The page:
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By: Tamie Harkins April 19, 2011

Bored to Tears: An Act of Contrition for Young Adult Believers

It wasn’t what my student said that so startled me, but rather the tone of his answer to my question about why “church” hadn’t come up in a discussion of where we “feel most spiritual.” As though he were supplying the obvious and uncomplicated result of a simple math equation or the name of an element from the periodic table, Scott, a student in my undergraduate Ignatian Spirituality course, answered matter-of-factly, “Church is boring, but spirituality isn’t.”

Of course, I’d heard versions of this before (indeed, if you Google “church is boring,” some 20+ million results appear, much of it, well, very, very boring…). But this time was different…

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By: elizabeth-drescher-ph.d Elizabeth April 15, 2011

20 Steps to a Renewed Church

Tonight I went to a meeting at the local Episcopal church; it was a dinner and get-together with the new Bishop of Alaska. Apparently, Alaska hasn’t had an Episcopal bishop for a while, so this is exciting news that there is now a bishop. The dear little Episcopal church here, which is called St. James the Fisherman (how cool is that name?!), is tiny and doesn’t have a priest and is run by well-intentioned older women. Which is the story of so many rural Episcopal churches.

I left thinking, “ah, the church.” Not “ah” like a sigh of relief, but more just a sigh. I feel like buried in the center of the church (and I mean the church as a whole—all the Christians worldwide) is this amazing, redemptive, beautiful thing.

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By: Tamie Harkins April 08, 2011

Stumbling Into the Digital Reformation

Our “Theo-Epicurean” social experiment began with a few simple acts. My brother Simon created a Facebook group page. We took a picture of the homemade chicken pot pie we had just made, used it for the masthead, and uploaded all our food related photos from our cell phones. Voila! The Episcopal Foodie Network was born. Within days over 500 foodies of faith had joined and were posting like mad.

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By: Courtney Cowart April 04, 2011

Come Saturday Morning

As an adult, I wonder how to live in a way that acknowledges the world outside my own backyard, working hard for my keep, and extending freedom to other children. While I continue to explore my vocation, I want to continue exploring the world like I did as a child. I question how I will play during my free time as an adult. And what a concept that is. Free time: time to be free, to jump off the diving board, to pick up a frog in the park to be your pet, to play dress up or not. What are my options and how will I imagine new ones?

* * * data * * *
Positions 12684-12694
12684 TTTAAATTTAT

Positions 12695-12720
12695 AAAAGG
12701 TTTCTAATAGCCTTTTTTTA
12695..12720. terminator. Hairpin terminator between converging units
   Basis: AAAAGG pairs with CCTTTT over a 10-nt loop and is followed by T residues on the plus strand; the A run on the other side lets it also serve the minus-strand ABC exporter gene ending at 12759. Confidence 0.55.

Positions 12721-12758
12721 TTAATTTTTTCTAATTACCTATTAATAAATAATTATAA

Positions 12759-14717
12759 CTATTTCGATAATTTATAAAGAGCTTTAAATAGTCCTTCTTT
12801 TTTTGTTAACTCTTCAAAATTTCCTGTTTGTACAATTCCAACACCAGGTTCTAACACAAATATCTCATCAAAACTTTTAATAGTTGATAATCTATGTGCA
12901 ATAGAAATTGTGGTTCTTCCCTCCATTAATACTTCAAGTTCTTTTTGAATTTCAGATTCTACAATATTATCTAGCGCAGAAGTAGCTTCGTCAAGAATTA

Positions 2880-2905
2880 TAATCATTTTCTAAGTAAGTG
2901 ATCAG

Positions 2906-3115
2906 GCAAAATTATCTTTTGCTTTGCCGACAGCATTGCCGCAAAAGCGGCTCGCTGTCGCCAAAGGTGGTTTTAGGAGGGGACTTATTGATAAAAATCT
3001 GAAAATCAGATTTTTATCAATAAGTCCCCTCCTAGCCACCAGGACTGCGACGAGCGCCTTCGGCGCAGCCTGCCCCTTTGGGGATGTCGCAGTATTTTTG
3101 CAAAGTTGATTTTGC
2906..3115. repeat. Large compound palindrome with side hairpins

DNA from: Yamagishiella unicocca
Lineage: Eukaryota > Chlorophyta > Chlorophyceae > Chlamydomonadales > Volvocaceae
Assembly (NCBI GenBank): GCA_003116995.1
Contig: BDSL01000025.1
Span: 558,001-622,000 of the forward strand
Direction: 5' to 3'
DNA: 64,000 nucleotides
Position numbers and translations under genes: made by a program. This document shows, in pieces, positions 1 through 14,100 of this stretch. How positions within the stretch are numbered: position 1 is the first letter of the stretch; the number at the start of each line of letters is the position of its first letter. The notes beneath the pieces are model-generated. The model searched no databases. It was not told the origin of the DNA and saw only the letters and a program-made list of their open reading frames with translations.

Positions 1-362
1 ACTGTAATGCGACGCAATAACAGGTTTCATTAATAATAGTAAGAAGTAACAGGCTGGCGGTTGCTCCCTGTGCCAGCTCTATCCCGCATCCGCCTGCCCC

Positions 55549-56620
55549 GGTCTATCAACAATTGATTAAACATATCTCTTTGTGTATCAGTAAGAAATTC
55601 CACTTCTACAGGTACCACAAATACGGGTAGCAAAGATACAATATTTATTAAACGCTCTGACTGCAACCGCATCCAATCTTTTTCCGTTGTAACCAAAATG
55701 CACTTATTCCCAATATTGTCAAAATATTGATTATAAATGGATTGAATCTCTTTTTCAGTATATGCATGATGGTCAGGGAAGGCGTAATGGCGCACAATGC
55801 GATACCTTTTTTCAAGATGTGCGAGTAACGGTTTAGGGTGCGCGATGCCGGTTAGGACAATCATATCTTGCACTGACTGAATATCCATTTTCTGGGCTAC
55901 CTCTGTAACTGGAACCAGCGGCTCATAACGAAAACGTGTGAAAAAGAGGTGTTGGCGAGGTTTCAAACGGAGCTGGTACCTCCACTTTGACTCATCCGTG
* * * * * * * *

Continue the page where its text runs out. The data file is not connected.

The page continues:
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By: Alie Jones March 30, 2011

Finding God and Health In The Experience of Storytelling

A University of Massachusetts Medical School study recently found that storytelling may have positive effects on patients with high blood pressure. For at least one group of low-income African Americans followed in the study, listening to personal narratives helped maintain lower blood pressure as effectively as more medication. The study found that participants who watched videos of stories drawn from their own community and told in patients’ natural voices fared better than those who watched generic, how-to videos about stress reduction.

Does that surprise us? All the world’s religious traditions hold…

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By: Dori Baker March 22, 2011

Ashes to Ashes

My Lenten discipline is far from original. In fact, I stole the idea after hearing it from someone last November. BUT I will venture forth and commit for the next 40 days to… writing a letter to the people in my life for whom I am thankful for and have been meaning to keep in touch with, but for many, many lame excuses have let the pages of the daily Far Side calendar get torn and tossed in the trash before I’ve had a chance to say, “Hello, again.”

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By: Kathy Lee March 18, 2011

Turn, Turn, Turn

One of my favorite Biblical passages is the well known and oft quoted passage from the third chapter of Ecclesiastes, “To everything there is aseason…” As a young girl growing up in the seventies I used to turn the volume on the radio to full blast whenever the Byrds musical rendition of this classic passage would come over the airwaves. Drivingalong the roads in rural Sheboygan County, I would roll down the window of my parent’s car and sing the lyrics with the passion of aperformer on stage. I sang I recall feeling empowered by the fact that life is not a series of disconnected, discrete events, but that there was order in the chaos. I did not have the language or the faith at the time to name that order as God; but I knew with certainty that I was part of a bigger story—a continuous story. And that knowledge gave me confidence and offered me comfort.

A lot of miles and many roads have been traveled since my carefree teenage years but the words from Ecclesiastes (whether in Scripture or song) still evoke within me the same feeling of confidence and comfort. I also know with certainty that the story I am a part of is God’s…